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Can Weetabix-Weight Watchers tie-up help tough out difficult times?

By Annie-Rose Harrison-Dunn , 05-Feb-2014
Last updated the 05-Feb-2014 at 15:23 GMT

Weetabix joins forces with Weight Watchers to launch a high fiber, high protein brand in the UK
Weetabix joins forces with Weight Watchers to launch a high fiber, high protein brand in the UK

Weetabix and Weight Watchers have joined forces to develop a high fiber cereal - a good example of how weight loss firms and breakfast brands can become more resilient in difficult dieting times, say analysts.

The Love Fibre breakfast cereal from Weetabix and dieting firm Weight Watchers hit UK supermarkets Tesco and Waitrose this week. The partnership is Weight Watchers’ first venture into the cereal category and has been earmarked as a wise move in a time when many dieting brands and weight-control cereals are struggling.

Don’t mention the diet

The companies say the product is aimed at health conscious consumers, and will reference the Weight Watchers’ points scoring weight management system whereby dieters are told how many calorie points they can consume each day. Love Fibre will be available in two varieties wheat and rice flakes as well as flakes with raisins, sultanas and apples with a Weight Watchers ProPoints value of three and four per serving respectively.

The companies are flagging the product's fiber and protein content as important selling points. 

Canadean report analyst, Ronan Stafford, told BakeryandSnacks.com that it is currently a difficult time for weight loss brands, referencing Nestlé’s sell off of dieting brand Jenny Craig and Unilever’s interest in off-loading its Slim-Fast brand. “This focus on protein and fiber is a good example of how weight loss brands can become more resilient by changing in tandem with consumers’ evolving health needs,” he said.

Chris Brockman, senior global food and drink analyst for Mintel, echoed this sentiment and said that cereal makers could stand to benefit too. He said that the companies could be pulling off “a good trick” with the use of Weight Watchers’ weight management within the context of a more positive health positioned product based around fiber and protein.

“Sales of diet and weight control breakfast cereals have not done well in recent years - with sales down an estimated 4% 2008-2013. This compares to 30% growth in sales of diet/weight control biscuits which is based on the success of breakfast biscuits such as Belvita and its high fiber and nutrient positioning,” he said.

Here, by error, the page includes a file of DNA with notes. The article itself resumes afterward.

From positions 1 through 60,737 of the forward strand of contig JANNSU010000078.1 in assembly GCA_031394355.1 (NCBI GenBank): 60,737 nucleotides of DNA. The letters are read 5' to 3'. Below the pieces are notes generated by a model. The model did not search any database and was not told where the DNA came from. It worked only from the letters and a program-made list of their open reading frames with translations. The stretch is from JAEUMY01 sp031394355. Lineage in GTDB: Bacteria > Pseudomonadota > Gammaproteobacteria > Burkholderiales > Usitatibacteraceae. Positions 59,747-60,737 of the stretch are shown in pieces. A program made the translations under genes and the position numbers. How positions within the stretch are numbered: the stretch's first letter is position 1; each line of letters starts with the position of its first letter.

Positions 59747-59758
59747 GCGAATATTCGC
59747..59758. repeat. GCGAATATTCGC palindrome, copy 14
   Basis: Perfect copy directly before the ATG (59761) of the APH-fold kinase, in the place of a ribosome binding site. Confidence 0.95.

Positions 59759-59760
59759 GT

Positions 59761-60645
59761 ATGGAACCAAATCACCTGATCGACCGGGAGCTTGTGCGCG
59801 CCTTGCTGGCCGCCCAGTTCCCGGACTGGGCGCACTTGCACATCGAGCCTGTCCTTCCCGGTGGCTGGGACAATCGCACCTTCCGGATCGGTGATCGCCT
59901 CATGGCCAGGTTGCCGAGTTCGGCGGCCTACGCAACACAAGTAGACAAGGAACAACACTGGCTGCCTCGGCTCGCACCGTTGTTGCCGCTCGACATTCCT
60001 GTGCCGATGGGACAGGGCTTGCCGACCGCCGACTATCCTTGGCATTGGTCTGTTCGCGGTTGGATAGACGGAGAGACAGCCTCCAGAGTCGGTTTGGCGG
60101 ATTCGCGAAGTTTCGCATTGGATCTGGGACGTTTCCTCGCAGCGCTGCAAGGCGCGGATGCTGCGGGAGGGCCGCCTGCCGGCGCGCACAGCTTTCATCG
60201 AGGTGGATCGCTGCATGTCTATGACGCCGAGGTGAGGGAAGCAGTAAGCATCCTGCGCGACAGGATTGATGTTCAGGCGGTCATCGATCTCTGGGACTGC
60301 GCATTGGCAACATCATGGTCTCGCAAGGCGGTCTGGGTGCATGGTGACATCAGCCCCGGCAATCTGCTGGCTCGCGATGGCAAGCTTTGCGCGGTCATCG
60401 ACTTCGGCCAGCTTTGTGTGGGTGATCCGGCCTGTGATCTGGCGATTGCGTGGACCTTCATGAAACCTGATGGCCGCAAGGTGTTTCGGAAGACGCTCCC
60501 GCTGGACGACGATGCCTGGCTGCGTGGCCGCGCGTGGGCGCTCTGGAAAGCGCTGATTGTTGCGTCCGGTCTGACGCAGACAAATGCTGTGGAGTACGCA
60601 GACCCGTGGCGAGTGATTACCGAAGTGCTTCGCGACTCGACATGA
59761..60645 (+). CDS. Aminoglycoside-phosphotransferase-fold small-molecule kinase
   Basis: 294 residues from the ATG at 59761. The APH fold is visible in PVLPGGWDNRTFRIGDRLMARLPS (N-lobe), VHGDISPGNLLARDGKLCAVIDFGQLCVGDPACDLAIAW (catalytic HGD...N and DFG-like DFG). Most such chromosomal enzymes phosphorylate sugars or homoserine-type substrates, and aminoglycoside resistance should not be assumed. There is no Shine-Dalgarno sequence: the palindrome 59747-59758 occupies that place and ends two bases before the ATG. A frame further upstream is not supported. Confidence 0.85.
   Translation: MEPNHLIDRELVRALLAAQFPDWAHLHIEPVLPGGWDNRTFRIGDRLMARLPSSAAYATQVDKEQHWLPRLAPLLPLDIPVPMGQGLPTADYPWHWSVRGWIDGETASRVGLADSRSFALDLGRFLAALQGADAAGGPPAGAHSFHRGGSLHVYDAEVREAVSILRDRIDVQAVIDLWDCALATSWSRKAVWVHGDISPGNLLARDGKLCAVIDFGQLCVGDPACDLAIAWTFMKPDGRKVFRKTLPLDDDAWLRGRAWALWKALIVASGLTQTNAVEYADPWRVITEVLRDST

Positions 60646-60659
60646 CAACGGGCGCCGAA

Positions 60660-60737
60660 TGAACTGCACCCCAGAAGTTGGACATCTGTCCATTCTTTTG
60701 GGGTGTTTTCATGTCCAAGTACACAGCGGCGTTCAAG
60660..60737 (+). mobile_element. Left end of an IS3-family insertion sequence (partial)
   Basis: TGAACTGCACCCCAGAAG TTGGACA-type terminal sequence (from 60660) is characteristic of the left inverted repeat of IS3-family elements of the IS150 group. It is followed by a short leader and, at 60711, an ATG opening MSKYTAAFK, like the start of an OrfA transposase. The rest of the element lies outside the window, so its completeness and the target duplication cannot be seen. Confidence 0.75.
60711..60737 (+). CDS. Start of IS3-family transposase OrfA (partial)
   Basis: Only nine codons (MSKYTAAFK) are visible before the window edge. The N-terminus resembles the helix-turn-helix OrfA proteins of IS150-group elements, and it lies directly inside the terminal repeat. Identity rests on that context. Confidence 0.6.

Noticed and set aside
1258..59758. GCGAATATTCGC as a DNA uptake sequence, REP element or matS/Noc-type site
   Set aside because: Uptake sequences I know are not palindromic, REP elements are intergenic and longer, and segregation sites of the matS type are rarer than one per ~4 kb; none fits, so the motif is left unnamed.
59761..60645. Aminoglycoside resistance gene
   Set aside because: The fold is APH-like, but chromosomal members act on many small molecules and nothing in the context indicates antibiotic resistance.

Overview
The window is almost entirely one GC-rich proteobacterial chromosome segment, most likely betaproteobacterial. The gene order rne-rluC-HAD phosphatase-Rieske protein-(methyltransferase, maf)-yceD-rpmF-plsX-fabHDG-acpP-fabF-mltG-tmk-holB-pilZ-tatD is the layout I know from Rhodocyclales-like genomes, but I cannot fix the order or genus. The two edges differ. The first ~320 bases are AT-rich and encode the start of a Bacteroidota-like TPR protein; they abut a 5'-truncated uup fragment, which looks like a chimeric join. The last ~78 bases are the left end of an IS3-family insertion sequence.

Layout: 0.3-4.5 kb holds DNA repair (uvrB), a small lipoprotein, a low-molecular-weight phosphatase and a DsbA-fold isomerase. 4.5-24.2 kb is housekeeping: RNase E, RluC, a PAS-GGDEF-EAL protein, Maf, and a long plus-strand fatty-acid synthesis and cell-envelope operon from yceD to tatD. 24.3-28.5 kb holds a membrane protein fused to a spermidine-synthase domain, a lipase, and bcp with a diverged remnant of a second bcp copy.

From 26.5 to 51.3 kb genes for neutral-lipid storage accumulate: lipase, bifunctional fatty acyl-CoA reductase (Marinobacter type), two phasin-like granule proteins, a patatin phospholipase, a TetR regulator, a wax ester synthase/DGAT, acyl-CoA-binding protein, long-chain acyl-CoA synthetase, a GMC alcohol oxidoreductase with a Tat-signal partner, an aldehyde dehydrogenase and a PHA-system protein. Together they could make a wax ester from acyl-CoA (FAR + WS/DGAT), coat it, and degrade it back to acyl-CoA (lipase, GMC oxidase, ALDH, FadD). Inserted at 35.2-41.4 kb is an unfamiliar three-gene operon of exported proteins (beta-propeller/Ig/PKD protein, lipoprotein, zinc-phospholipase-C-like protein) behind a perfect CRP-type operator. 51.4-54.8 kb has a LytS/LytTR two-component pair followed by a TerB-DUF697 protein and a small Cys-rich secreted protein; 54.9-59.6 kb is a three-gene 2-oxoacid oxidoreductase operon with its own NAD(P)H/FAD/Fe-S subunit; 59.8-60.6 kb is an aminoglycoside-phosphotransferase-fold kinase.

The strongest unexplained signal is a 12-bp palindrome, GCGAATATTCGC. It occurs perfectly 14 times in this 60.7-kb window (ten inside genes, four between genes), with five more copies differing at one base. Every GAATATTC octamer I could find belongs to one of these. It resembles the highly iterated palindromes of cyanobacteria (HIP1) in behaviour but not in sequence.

“So Weetabix will be hoping to reverse the decline in cereals by focusing more on that balanced nutrition approach - but still signposting it strongly to weight conscious individuals.” He added that this ‘balanced nutrition’ approach was currently doing well in the market.

Fiber food

Brockman said that while there has been a slight shift away from the use of the word 'diet', weight management is still a key consumer concern. “More positive indicators such as high fiber and high protein have appeal in this regard,” Brockman said.

According to Canadean data, only 10.4% of breakfast cereals eaten by British consumers are selected to help them meet their health goals. Stafford said that while demand for this type of cereal is limited – with health ranked 6 out of the 20 motivations tracked – the market is still worth £190m ($309.3m) and so worth consideration.

Stafford said: “The interesting aspects of this launch are the focus on fiber and protein, as opposed to focusing exclusively on losing weight. It highlights how consumers have a much more holistic view of their health, and how targeting particular nutritional content, with protein the latest trending need, is as important as boasting about being low fat or low calorie.”

Meanwhile Brockman commented that Mintel’s research showed 'high in fiber' was an important attribute to 38% of breakfast cereals buyers in the UK in 2013, a figure that rose to 48% among over 55 year olds. This was in contrast to low calorie content which was important to just 18% of consumers.

New tie-in

A Weetabix spokesperson said: “As a brand we are renowned for our health credentials and we felt we had something different and unique that we could bring to the diet cereal market.”

Matthew Davis, Weight Watchers head of licensing, said: “We’re very excited to be entering this new category with a superior product that not only offers health conscious consumers a great tasting cereal, but also allows them to carefully manage their portion and points values, which we know is an important factor that our consumers look for.”

The new product is part of Weetabix’s brand innovation programme for 2014 which also saw the launch of the On the Go Breakfast drink.

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